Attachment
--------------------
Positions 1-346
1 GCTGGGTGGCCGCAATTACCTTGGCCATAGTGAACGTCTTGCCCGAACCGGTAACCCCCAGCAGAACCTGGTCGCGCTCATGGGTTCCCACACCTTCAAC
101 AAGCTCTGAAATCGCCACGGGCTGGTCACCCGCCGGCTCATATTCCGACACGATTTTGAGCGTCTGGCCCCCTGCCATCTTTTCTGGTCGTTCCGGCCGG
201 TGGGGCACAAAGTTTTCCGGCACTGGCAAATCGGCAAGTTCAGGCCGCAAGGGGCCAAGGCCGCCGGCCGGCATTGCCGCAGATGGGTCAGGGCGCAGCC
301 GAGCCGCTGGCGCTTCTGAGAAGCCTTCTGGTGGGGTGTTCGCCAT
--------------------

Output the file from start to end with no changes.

Positions 1-346
1 GCTGGGTGGCCGCAATTACCTTGGCCATAGTGAACGTCTTGCCCGAACCGGTAACCCCCAGCAGAACCTGGTCGCGCTCATGGGTTCCCACACCTTCAAC
101 AAGCTCTGAAATCGCCACGGGCTGGTCACCCGCCGGCTCATATTCCGACACGATTTTGAGCGTCTGGCCCCCTGCCATCTTTTCTGGTCGTTCCGGCCGG
201 TGGGGCACAAAGTTTTCCGGCACTGGCAAATCGGCAAGTTCAGGCCGCAAGGGGCCAAGGCCGCCGGCCGGCATTGCCGCAGATGGGTCAGGGCGCAGCC
301 GAGCCGCTGGCGCTTCTGAGAAGCCTTCTGGTGGGGTGTTCGCCAT